About John Ames
John Ames has a master’s degree in English from the University of Florida, where he was a Ford Fellow. After graduation, he built a rustic house and lived for several years on the edge of a spiritual community located near Gainesville, Florida. John’s search for enlightenment ended when he decided that he was too far from a movie theater. He moved inside the Gainesville city limits and taught English and film for thirty years at Santa Fe College.
He has produced and acted in numerous short films and videos, including the cable TV series the “Tub Interviews,” wherein all the interviewees were required to be in a bathtub. For ten years he reviewed movies for PBS radio station WUFT. He has appeared as a standup comedian and has designed and marketed Florida-themed lamps. He coauthored Second Serve: The Renée Richards Story (Stein and Day, 1983) and its sequel No Way Renée: The Second Half of My Notorious Life (Simon & Schuster, 2007), and Speaking of Florida (University Presses of Florida, 1993).
His recent book is a coming-of-age novel titled Adventures in Nowhere.
You can visit his website at www.johnamesauthor.com
About Adventures in Nowhere
On the bank of a river sits a moss-covered mansion, moldy and foreboding. Yesterday it was a cheerful bungalow with a dog lazing on a sunny porch. There is no predicting what it will be tomorrow. A young boy sits on the opposite bank, his brow furrowed.
Adventures in Nowhere is told from the wry perspective of ten-year-old Danny Ryan whose realm is 1950s Florida, long before theme parks crowded out the possibility of real magic. Danny refers to his neighborhood as Nowhere, because it seems trapped in time, some parts on the verge of rebirth and others slowly falling apart. Among the things falling apart is the Ryan family, which is dominated by a schizophrenic father who makes every day an adventure, yet Danny keeps his good humor, seeking escape on the nearby Hillsborough River or in the little community of Sulphur Springs with its puzzling mix of the glorious and the shameful. These outings provide Danny a diverting blend of comedy and drama.
But Danny’s adventures take a fateful turn when he begins seeing a mysteriously changing house across the hyacinth-choked Hillsborough. Is he going crazy like his father? Though he feels terribly alone, Danny comes to realize that he has faithful allies among Nowhere’s eccentric inhabitants: Alfred Bagley, a quirky youngster whose fondest desire is to become a junk dealer; Abigail Arnold, an intellectual eleven-year-old with a penchant for blunt talk and red candy lipstick; Donna, a young woman of supernatural beauty and unfathomable motives; Al Gallagher, proprietor of Al’s Swap Shop, a business that is more than it seems; and Buddy Connolly, a confident teenager who prompts Danny toward an odd but powerful salvation.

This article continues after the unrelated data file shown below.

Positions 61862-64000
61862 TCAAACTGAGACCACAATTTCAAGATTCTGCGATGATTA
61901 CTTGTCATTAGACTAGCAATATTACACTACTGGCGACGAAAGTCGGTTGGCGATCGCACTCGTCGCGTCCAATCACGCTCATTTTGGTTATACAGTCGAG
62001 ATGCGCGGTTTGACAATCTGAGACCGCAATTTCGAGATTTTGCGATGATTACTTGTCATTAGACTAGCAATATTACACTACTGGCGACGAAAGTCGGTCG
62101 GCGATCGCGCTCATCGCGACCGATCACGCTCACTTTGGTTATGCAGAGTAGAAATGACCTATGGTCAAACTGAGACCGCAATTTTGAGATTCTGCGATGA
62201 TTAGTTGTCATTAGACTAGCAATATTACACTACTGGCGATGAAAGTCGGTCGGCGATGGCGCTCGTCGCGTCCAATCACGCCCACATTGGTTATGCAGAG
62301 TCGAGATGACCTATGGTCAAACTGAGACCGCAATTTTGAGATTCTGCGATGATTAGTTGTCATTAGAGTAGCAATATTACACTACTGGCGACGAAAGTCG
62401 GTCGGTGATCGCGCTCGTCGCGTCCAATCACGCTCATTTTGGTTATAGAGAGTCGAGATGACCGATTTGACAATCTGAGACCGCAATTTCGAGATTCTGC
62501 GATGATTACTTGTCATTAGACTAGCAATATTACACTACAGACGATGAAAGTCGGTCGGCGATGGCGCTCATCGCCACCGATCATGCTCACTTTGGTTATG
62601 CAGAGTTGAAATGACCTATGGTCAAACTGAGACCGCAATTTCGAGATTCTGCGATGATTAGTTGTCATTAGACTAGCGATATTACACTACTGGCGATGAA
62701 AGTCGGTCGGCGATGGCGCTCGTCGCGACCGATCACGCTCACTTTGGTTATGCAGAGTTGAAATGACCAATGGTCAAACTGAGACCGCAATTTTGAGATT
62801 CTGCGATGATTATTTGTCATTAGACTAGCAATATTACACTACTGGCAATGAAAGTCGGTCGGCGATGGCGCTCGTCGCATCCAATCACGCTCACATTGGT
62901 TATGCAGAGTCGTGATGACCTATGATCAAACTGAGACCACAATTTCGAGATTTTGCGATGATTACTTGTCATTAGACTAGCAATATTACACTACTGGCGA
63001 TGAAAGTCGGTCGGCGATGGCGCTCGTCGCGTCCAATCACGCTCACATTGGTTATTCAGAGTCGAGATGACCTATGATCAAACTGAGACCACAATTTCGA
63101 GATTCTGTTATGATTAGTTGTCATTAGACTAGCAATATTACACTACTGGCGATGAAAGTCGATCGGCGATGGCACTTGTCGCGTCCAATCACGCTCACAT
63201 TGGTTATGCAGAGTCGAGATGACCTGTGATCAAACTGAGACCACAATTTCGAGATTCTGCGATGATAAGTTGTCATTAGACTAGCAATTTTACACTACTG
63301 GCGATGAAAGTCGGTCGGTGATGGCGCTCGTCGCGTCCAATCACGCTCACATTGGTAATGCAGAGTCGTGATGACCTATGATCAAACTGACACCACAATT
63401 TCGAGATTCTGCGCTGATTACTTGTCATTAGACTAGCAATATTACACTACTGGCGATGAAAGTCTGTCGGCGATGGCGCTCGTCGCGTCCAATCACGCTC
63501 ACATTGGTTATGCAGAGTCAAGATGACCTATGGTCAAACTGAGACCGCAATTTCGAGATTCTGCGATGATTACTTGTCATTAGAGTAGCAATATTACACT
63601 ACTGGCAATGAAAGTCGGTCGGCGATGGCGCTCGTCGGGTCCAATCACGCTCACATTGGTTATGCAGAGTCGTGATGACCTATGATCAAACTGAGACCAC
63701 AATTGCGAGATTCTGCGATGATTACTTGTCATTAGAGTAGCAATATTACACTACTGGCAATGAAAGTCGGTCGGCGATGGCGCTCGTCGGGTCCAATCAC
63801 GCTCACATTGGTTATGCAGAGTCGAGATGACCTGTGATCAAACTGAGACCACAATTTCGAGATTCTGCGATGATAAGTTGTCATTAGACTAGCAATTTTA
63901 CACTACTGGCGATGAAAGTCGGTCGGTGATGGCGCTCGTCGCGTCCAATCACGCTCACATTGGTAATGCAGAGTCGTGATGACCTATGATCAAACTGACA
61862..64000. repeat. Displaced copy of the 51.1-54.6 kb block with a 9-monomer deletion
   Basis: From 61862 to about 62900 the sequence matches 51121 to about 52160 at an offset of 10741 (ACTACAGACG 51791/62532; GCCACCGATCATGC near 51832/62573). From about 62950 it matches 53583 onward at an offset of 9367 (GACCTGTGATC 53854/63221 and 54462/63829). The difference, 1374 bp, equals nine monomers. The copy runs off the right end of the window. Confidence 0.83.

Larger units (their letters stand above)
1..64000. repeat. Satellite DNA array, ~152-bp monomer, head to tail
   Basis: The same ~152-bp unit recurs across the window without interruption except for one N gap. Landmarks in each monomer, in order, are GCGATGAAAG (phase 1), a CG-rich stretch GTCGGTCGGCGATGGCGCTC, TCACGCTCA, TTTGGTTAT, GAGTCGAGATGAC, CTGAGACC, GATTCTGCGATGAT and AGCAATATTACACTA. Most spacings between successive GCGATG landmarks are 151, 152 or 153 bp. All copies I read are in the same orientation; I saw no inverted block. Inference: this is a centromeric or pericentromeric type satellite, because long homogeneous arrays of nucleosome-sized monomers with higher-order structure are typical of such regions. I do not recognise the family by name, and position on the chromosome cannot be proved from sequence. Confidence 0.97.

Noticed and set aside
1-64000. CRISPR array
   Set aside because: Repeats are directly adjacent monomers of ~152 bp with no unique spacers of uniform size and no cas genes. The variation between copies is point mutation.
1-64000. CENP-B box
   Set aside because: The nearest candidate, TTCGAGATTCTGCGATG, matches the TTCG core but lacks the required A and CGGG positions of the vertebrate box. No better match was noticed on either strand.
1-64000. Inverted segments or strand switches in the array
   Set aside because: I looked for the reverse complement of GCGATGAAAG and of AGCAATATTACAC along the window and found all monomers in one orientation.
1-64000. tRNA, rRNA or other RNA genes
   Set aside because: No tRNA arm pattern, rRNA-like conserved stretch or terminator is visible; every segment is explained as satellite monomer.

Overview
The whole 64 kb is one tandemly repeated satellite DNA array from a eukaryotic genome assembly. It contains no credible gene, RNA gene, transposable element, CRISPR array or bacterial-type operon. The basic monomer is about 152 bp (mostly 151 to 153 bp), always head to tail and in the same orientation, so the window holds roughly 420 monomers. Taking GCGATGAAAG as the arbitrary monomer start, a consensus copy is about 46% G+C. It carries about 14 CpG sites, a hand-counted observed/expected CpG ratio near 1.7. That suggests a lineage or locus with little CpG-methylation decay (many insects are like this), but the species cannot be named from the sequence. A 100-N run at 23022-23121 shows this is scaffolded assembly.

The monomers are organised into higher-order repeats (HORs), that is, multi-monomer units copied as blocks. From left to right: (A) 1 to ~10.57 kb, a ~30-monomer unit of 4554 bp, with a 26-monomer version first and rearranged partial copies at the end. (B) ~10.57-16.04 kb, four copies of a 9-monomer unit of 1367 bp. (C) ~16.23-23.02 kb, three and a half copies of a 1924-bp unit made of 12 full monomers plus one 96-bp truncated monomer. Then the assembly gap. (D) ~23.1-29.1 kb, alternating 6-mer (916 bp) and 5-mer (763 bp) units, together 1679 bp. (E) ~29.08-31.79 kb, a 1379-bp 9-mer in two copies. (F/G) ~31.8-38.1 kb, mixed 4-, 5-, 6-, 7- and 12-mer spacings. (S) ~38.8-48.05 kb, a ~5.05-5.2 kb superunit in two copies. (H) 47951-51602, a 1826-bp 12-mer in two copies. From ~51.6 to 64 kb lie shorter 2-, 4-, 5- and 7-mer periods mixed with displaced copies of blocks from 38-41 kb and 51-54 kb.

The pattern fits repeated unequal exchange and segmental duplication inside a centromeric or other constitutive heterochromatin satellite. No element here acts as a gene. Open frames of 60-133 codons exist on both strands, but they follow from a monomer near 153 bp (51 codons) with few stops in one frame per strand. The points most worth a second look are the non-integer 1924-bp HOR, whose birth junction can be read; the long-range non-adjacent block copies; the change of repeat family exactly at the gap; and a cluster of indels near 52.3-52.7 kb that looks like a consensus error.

Adventures in Nowhere is an absorbing story of the search for self, allowing a reader to live for a while in the mind of a remarkably thoughtful and intense boy caught at the final edge of childhood.
Interview with John Ames
John, thanks for joining here today at Paperback Writer.
Thanks so much for having me.
We just wanted to ask you a few questions about your life as an author.
Q: Do you write on a computer or with pen/pencil and paper?
In my writing life, I have done it every way possible short of a flat rock and a piece of charcoal. I even tried dictating, thinking that I would have someone transcribe my words, but I made so many mistakes that I could not stand the idea of a transcriber hearing them. On my first big project, I wrote in cursive on a yellow legal pad and paid someone to type it up for me. With that method, I could at least black out my most idiotic blunders. These techniques were ways of getting around my terrible typing. I received instruction on the typewriter while on active duty in the army, but the instruction never took. Back in the mid 1980s when the first PCs came out, and I realized that I could so easily correct myself, I immediately spent what for me was a great deal of money to get one. The day I started composing on a computer was one of the greatest days of my life. Even so, I am still terrible. A student came into my office one day and watched me do something on the computer. She laughed at how grotesque my typing was and said, “I thought you’d be a lot better at that with all the writing you do.” Years ago, I watched an interview with William F. Buckley. He was asked if he used a computer, and he waxed eloquent about the joys of writing with one. The interviewer said he had found that when he wrote philosophy, he had to use a pen because that way he felt more connected to what he wrote. Buckley’s response was, “Then I feel sorry for you.” I didn’t like Buckley much, but I agreed fully with that sentiment.
Q: Give us an example of a typical writing day.
For me, anything important has to be written in the morning. That’s when I have my greatest energy. I usually start about9 AMand go on for up to four hours before I need to rest. I think this is fairly common among writers. I remember reading that Somerset Maugham was talking with another writer and mentioned that he didn’t drink. The other writer asked, “What do you do in the afternoon then?” and Maugham replied, “I play bridge.” Rather than playing bridge, I am most likely to be doing something to my house in the afternoon. Recently, I remodeled my kitchen.